Since Glassman advises getting the majority of good-for-you nutrients from food, and we know that supplementing your diet can get expensive, Glassman assures us that a few easy food swaps are all it takes to maintain a healthy body and mind. "There are a couple of key ingredients, that if eaten daily, contain essential vitamins and minerals to rid your body of stress," she said. "They have known mood-boosting properties, along with calming benefits." Below Glassman reveals her top five stress-busting foods from breakfast to dinner (and a sweet treat, too):
"Oatmeal (especially made with steel-cut oats) is a source of complex carbs, which help to increase the production of serotonin, a chemical known for its amazing mood-boosting and stabilizing powers."
"Greens like spinach and kale are filled with folic acid, a nutrient that helps maintain normal levels of serotonin, a chemical that is responsible for maintaining mood balance (as if you needed another reason to eat them!)."
"Red, green, and chili peppers are all high in vitamin C, which has been shown to lower levels of cortisol (a hormone released during stress) in the body and reduce the physical and psychological effects of stress."
"Dark chocolate (in its super-dark, most natural state) has been associated with higher levels of serotonin. It also contains magnesium, which may have an effect on reducing anxiety."
But what about the foods that can bring on stress? Turns out those favorite ingredients we all reach for in times of crisis are actually making it worse. "Though it may be a natural go-to, heavy comfort foods that weigh us down often just end up causing more stress and anxiety," said Glassman. "Think of the things you naturally gravitate toward and mindlessly scarf down when you're stressed: Cheesy, greasy, carb-laden foods. And then think about how you feel after you eat them. It's bound to leave you feeling worse than when you started. I also recommend avoiding caffeine when you're stressed. It will only make you more irritable and anxious."
The Supplements for Balance and Relaxation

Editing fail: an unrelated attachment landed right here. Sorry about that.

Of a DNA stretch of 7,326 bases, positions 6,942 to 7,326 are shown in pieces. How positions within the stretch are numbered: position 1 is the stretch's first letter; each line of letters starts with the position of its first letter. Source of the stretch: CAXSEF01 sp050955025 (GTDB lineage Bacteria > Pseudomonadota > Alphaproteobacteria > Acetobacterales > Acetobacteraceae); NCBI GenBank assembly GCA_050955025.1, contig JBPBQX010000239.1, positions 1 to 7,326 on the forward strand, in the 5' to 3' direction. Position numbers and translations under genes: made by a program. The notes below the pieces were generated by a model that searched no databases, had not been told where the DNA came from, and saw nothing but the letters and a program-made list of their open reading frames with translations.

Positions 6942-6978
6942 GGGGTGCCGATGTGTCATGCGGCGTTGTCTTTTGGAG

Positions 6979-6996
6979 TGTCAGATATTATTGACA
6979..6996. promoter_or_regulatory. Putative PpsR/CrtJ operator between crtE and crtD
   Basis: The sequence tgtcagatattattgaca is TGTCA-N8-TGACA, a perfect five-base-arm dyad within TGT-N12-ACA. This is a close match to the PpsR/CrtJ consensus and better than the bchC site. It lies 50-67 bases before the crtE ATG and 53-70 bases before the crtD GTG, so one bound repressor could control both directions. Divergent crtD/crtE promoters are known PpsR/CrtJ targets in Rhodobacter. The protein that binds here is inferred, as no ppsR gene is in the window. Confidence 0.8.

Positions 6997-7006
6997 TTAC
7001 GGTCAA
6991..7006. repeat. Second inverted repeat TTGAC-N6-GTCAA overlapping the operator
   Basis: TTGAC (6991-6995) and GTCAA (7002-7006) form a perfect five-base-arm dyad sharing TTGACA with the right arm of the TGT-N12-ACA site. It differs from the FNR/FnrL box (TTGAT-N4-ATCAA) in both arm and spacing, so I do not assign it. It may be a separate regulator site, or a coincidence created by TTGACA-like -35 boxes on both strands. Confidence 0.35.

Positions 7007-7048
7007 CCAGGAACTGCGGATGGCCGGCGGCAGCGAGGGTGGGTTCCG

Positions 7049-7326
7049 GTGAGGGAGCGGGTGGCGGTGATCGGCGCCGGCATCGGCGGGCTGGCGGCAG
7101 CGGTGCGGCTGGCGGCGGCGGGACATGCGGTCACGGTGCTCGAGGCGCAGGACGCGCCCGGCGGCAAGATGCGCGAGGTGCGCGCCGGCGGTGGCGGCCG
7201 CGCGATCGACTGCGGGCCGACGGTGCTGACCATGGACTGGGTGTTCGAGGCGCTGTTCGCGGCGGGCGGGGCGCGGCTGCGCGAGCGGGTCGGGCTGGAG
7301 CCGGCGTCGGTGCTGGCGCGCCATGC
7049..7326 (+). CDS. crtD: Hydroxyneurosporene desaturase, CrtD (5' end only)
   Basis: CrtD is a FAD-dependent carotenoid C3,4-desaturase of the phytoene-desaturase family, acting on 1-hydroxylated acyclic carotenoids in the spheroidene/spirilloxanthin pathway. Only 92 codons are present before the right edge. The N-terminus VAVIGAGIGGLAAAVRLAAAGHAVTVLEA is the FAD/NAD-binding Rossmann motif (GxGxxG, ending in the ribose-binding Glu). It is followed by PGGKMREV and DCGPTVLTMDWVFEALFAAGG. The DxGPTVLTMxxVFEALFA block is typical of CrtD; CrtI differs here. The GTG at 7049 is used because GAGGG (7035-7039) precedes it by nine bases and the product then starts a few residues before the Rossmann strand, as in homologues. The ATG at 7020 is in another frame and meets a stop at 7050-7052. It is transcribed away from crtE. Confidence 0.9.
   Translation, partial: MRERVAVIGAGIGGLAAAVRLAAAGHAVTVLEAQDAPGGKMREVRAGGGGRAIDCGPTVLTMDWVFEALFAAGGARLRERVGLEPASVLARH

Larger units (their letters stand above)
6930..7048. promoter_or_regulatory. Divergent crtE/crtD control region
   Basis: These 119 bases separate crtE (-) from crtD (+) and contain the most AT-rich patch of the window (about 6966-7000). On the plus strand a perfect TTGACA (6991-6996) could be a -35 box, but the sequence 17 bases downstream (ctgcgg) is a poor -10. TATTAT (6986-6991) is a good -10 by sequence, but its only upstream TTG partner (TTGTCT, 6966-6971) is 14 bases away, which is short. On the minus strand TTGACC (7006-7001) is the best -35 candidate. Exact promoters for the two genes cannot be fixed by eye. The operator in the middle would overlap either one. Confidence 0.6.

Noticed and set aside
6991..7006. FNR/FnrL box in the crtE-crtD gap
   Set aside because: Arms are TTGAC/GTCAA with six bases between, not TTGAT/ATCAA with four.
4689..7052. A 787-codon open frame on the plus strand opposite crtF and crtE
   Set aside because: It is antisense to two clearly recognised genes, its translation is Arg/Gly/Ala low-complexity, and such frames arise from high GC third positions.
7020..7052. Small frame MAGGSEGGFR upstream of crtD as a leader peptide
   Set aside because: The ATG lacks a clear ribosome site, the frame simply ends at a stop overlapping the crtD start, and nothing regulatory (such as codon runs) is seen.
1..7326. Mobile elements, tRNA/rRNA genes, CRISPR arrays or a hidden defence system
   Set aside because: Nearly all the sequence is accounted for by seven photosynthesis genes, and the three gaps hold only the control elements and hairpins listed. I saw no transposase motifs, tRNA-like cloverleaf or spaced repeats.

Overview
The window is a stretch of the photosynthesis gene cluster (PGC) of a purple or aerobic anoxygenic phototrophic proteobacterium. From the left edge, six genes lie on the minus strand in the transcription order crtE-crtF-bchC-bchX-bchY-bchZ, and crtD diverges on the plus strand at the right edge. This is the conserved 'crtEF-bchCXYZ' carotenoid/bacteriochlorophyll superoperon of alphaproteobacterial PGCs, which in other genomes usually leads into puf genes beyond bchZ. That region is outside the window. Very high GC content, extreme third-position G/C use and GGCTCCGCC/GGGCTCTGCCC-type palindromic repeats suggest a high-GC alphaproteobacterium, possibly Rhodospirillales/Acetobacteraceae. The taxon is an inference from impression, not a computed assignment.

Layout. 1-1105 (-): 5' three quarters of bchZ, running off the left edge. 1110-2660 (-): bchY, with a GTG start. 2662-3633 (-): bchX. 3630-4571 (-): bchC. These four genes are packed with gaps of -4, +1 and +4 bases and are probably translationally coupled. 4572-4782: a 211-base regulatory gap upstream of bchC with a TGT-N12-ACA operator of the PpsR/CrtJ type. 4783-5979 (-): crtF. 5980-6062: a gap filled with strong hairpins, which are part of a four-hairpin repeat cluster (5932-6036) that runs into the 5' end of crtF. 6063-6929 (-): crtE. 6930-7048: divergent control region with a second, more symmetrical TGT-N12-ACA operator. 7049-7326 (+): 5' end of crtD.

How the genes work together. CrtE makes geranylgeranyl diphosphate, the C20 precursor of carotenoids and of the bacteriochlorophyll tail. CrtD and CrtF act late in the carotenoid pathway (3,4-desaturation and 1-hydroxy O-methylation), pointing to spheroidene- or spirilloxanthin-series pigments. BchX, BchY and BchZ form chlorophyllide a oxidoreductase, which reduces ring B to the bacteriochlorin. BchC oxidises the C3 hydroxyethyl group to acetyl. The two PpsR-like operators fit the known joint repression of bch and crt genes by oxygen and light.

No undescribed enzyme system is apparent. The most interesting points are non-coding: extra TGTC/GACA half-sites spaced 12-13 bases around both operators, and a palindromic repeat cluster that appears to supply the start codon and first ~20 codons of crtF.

To help achieve balance, Glassman has a stress-busting solution that only involves one tablet. "I recommend taking a multivitamin every day to ensure that you're getting the stress-fighting vitamins you need, but also for getting into the habit and healthy mindset that goes along with supplementing, which can also help to reduce stress," she said.
While a simple multivitamin can support stress-free vibes, Glassman also has the remedy for a restful night's slumber: "Before bed, supplementing with magnesium can promote healthy sleep and restfulness," she said.
Before You Buy
The truth is, the supplement industry isn't regulated as strictly by the FDA. Compared to federal regulations of prescription medications, for example, the quality spectrum of supplements varies greatly. That said, there are a few strategies you can use to ensure that what you're buying is safe and that it contains the real thing. For example, a Health magazine article advises to do some homework beforehand on reputable sites like the National Institutes of Health's Office of Dietary Supplements, avoid supplements manufactured in China (which the article states has poor manufacturing and regulation standards), and look for third-party certifications, like one by nonprofit US Pharmacopeia (USP). USP verifies "that a product contains the ingredients on the label in the amounts specified and doesn’t contain unacceptable levels of contaminants," according to Health. Other certifications to look for include ConsumerLab.com and National Science Foundation (NSF).